Arkansas has active programs focused on increasing commercialization of university technology.
We provide a wide-range of demand-based services for technology and knowledge-based start-ups that are both pre-and post-revenue.
Moreover, we are meeting the needs of start-ups that have grown here and are ready to scale by building a high-level, industry-based, mentor network and adding programs that invest in our entrepreneurs' professional development.
Arkansas has a well-rounded innovation ecosystem. Our tech-based startups have created more than 750 new jobs with average annual salaries of $65,000. They have generated more than $330 million in revenue with total investment reaching $325 million.
How is the Computer Science Initiative in the schools working?
HUTCHINSON: The program continues to expand. Arkansas was the first state to require all public high schools to teach computer science. In the 2017-2018 academic year, more than 6,000 public high school students completed computer science courses. I recently added an additional $300,000 to the initial $500,000 allocated last year to train elementary and middle school teachers to become Computer Science Lead teachers because there was such high interest and demand for CS teachers in our K-8 schools.
Most people know about Walmart's rise in your state, but few know about the rise of FinTech in Arkansas. What's happening in that field now?
HUTCHINSON: FinTech has been a critical core industry for central Arkansas going back the Great Depression. Stephens Inc. traces its roots back to the middle of the Great Depression when in 1933 Witt Stephens established the firm to trade Arkansas Highway bonds. Stephens Inc. is now one of the largest privately owned investment banks in the country with 31 offices worldwide and more than 1,200 employees. Little Rock has also served as the launching pad of global players in FinTech and Big Data. The list of companies founded in central Arkansas includes well-known names like Acxiom, ABC Financial, Arkansas Systems (now Euronet Worldwide), Mainstream Technologies, Systematics (now FIS) and others.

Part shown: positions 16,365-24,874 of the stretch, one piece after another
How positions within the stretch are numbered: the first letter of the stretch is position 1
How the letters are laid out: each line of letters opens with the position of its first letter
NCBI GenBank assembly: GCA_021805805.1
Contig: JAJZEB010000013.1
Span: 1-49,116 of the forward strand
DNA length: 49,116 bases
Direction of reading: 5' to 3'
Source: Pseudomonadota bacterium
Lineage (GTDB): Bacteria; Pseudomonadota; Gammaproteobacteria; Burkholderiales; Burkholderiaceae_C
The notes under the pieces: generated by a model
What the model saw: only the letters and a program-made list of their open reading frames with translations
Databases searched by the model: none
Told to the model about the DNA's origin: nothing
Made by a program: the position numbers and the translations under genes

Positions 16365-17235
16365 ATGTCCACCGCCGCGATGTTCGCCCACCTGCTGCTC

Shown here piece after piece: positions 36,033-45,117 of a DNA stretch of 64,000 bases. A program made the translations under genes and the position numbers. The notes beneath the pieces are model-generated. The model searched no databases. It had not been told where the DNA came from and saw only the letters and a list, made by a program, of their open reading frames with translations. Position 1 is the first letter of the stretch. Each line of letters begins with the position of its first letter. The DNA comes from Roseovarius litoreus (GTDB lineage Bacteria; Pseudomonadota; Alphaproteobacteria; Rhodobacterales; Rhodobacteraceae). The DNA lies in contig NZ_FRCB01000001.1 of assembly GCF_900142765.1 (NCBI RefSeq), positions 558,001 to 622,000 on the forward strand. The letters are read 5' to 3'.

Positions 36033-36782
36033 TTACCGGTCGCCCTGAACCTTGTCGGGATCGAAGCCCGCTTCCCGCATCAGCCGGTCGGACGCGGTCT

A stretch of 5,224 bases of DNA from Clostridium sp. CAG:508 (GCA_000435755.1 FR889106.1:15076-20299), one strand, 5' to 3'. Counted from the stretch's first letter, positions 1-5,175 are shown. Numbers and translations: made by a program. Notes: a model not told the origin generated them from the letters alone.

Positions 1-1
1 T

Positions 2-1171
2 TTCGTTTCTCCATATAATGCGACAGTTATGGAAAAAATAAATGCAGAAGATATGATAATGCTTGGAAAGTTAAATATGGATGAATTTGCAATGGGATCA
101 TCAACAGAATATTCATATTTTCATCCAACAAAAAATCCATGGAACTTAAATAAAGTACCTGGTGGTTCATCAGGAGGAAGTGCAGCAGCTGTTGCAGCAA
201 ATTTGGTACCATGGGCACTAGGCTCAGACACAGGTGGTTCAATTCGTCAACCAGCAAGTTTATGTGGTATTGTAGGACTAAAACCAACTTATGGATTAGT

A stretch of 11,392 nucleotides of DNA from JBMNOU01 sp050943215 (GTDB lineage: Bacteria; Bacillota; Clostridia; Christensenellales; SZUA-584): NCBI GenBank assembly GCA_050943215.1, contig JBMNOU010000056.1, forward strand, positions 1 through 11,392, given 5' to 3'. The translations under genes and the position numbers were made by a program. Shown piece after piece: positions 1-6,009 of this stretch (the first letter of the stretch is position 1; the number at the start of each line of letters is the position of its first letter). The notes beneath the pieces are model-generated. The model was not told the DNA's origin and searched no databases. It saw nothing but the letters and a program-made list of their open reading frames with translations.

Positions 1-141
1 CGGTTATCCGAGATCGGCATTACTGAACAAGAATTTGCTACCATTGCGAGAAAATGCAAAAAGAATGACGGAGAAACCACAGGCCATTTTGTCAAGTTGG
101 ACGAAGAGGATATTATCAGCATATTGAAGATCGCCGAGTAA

Film production is gaining ground in Arkansas. How have you been able to create a climate that attracts these operations?
HUTCHINSON: This is a true testament of our ability to facilitate meaningful public/private partnerships throughout the state. We have a core foundation of industry driven curriculum within our two-year colleges and university systems that produces an extremely knowledgeable and capable workforce. We are also blessed to have private investment in infrastructure such as state-of-the-art equipment and brick-and-mortar facilities. Next, add in the breathtaking beauty of our diverse topography and top it off with our unheralded hands-on customer service approach to all facets of production detail, and studios have discovered that Arkansas has created an ideal business climate for film production.
What is your message to corporate executives in the logistics sector, particularly as it applies to your state's attractiveness in that sector?
HUTCHINSON: If you want to get your product to market as quickly and cost-efficiently as possible, come to Arkansas. We are in the center of the U.S., with access to 100 million customers (about 40 percent of the U.S. population) within a 550-mile radius. The Arkansas trucking industry provides jobs to more than 85,000 Arkansans.
We are home to the headquarters of two transportation companies on the Fortune 1,000 (J.B. Hunt and ArcBest). Logistics companies making recent investments include J.B. Hunt, Walmart, ABF Freight and FedEx Ground.